Quick Tips for Collecting Vintage Sheet Music:
- Sheet music was sold in mass quantities when new making it plentiful today.
- Vintage sheet music is primarily purchased based on the cover illustration.
- Recognizable stars, sports icons, historical events and pretty women are the most popular illustrations.
- Most old sheet music sells for $5 or less apiece these days.
- Only a few examples are considered truly rare, but a number of crossover titles still sell for high prices (see price points below).
- Autographed sheet music can jump exponentially in value, depending how well-known and popular the signer happens to be.
Early Sheet Music
Sheet music produced from the 1890s onward featured favorite songs from the stage. Later, movies and radio spread popular music even further into American homes. Performers associated with the original musical presentations were often depicted on the cover of the music, a side benefit for today's collector.
This type of ephemera was so popular, many examples sold more than one million copies when first issued. Collecting Paper by Gene Utz reports that A Bird in a Gilded Cage sold two million copies in 1900. In 1910, familiar tunes Let Me Call You Sweetheart and Down By the Old Mill Stream each sold five to six million copies. Any professional musician of the day would have stacks of colorful sheet music stashed in piano benches and tucked away in boxes. Amateur musicians patronized merchants selling sheet music as well since homes were often filled with homespun entertainment, especially during the holidays.
Sheet Music Popularity
The faces of early 20th century personalities such Al Jolson, Fannie Brice and Eddie Cantor graced many early issues. Later, stars of the '40s like Bing Crosby and Dorothy Lamour thrilled fans on sheet music covers. Even sheet music from The Beatles, The Beach Boys and other more recent issues featuring pop culture icons like Michael Jackson are collected today. More recognizable stars and songs hold the most value, with a few exceptions for sheer rarity.
Competition is not extremely fierce since there are plenty of song titles go to around, but there are some cases of crossover collecting. For instance, sheet music with a military theme often interests collectors of militaria. Broadway musical enthusiasts will seek out numerous titles from Rodgers and Hammerstein or Irving Berlin as well. And collectors of sports memorabilia seek music with illustrations featuring baseball heroes of yesteryear.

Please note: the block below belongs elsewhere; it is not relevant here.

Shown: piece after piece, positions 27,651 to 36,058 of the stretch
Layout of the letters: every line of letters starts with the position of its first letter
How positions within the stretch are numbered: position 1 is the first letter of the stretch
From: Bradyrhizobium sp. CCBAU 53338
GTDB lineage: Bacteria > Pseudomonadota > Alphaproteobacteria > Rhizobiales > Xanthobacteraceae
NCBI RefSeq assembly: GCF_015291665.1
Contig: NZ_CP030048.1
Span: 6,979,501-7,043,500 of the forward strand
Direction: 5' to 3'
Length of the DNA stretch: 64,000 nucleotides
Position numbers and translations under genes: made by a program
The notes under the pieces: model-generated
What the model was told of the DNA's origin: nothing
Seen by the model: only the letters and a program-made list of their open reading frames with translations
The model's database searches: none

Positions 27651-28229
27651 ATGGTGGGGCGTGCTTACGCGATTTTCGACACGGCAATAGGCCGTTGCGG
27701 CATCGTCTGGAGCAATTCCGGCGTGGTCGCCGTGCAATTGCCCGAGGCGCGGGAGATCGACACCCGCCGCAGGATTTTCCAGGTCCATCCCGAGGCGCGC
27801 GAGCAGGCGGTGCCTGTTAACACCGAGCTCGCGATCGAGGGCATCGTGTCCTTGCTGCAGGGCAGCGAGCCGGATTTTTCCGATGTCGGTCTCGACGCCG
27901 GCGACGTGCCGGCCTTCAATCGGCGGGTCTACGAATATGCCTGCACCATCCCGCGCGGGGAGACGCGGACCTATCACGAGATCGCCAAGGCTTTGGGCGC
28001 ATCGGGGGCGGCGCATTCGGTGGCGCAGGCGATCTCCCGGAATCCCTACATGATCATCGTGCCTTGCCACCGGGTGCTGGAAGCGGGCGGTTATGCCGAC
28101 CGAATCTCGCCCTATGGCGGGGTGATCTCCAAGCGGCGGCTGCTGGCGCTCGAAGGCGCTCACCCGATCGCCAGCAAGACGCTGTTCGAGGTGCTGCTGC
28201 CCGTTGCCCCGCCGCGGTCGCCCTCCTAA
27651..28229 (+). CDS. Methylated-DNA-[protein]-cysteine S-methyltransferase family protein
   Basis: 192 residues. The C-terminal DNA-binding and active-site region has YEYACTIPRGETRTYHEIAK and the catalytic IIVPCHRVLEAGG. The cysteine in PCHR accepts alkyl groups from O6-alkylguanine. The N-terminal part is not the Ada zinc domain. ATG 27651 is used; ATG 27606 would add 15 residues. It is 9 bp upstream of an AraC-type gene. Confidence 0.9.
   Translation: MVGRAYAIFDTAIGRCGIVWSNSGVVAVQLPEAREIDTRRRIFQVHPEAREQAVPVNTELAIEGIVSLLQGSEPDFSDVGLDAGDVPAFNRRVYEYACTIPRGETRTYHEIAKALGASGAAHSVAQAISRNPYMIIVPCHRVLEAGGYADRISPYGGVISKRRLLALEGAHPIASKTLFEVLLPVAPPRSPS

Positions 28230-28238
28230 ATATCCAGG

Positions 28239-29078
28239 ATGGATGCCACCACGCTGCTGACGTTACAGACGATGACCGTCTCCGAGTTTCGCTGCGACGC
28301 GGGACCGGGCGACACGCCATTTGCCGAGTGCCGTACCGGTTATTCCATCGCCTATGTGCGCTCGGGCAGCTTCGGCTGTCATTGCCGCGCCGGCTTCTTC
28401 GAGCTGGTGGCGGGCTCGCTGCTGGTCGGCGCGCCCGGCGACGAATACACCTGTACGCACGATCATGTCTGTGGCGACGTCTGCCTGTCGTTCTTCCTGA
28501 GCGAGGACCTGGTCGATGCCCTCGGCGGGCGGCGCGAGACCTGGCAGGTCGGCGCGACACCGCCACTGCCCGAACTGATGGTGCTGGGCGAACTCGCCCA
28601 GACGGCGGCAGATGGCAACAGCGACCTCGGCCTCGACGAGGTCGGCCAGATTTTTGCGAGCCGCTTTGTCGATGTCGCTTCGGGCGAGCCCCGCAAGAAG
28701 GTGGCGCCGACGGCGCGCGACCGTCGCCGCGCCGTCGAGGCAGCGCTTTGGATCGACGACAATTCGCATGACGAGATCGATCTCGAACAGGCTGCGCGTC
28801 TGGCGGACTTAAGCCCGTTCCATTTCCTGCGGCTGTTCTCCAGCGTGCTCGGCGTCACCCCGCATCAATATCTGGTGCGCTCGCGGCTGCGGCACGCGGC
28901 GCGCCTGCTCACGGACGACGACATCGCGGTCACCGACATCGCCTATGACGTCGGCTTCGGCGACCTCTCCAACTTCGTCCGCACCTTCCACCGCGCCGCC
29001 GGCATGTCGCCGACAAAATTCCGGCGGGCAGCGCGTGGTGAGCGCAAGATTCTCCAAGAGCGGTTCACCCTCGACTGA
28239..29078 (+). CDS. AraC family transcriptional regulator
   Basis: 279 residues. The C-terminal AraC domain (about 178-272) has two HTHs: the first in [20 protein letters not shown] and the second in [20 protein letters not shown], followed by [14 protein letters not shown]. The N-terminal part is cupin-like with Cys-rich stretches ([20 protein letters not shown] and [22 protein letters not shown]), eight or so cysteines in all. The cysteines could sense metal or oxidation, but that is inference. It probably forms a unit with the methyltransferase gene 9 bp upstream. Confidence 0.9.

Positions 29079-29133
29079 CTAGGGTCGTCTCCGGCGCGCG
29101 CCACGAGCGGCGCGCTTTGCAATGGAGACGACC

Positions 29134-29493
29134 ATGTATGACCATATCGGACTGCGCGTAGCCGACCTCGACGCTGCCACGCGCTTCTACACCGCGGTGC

Other shoppers are attracted to the numerous covers featuring colorful drawings of beautiful women. Framed and hung on a wall, these can make a lovely accent in the home or office most anyone can appreciate.
Valuing Sheet Music
Because of the sheer volume produced and distributed, even though they’re made of paper and can be somewhat fragile, only a few sheet music examples are truly rare. Most common examples sell in the $3-5 range today in antique malls and for even less in online auctions. A recent survey of eBay yielded 30 pages of sheet music that sold for $2 or less. Most common pieces have to be in excellent condition to bring even that much.
However, a rare piece like Scott Joplin’s Breeze from Alabama from 1902, lists in Schroeder’s Antiques Price Guide for $50 and select pieces bring even higher prices. When autographed, common pieces of sheet music can jump exponentially in value.
Sheet Music Price Points:
- Loveless Blues, 1950, Bill Hayley (dressed as cowboy) - $299.99
- Ragtime Oriole, 1911, James Scott - $149.99
- Poor Cinderella, 1934, Betty Boop illustration - $125
- Theme from "Morituri", 1965, Marlon Brando/Yul Brynner illustration - $119
- Love Me or Leave Me, 1950, Doris Day/James Cagney autographs - $100.99
- My California Queen, 1939, from the Golden Gate International Exposition - $100.89
- Take Me Out to the Ball Game, 1908, Sam Williams illustration - $89.99
- Good Hearted Woman, 1972, Waylon Jennings/Willie Nelson autographs - $75
(eBay prices realized - 11/11)